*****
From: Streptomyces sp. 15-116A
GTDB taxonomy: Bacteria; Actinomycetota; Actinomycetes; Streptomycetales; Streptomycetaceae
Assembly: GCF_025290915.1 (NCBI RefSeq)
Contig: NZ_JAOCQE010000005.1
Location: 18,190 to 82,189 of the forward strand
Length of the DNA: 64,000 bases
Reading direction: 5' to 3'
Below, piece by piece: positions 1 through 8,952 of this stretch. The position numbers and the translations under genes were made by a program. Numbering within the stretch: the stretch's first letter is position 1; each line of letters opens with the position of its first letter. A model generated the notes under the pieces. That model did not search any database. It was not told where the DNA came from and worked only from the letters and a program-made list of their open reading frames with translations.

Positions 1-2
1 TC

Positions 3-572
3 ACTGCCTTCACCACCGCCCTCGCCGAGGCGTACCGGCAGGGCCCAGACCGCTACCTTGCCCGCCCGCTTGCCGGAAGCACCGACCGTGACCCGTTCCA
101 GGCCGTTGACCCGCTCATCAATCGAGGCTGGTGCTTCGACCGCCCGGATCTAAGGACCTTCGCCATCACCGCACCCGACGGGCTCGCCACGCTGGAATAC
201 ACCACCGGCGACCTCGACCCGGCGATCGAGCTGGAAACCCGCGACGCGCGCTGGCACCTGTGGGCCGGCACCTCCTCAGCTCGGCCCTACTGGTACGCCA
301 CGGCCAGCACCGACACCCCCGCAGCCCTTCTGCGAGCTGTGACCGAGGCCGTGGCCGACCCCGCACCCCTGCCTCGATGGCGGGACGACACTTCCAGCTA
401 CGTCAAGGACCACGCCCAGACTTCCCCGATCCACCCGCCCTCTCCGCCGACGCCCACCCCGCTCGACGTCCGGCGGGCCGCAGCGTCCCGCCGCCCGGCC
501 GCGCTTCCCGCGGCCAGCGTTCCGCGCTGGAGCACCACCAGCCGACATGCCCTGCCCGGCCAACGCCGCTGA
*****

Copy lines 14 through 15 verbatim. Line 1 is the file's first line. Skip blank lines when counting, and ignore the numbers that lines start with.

201 ACCACCGGCGACCTCGACCCGGCGATCGAGCTGGAAACCCGCGACGCGCGCTGGCACCTGTGGGCCGGCACCTCCTCAGCTCGGCCCTACTGGTACGCCA
301 CGGCCAGCACCGACACCCCCGCAGCCCTTCTGCGAGCTGTGACCGAGGCCGTGGCCGACCCCGCACCCCTGCCTCGATGGCGGGACGACACTTCCAGCTA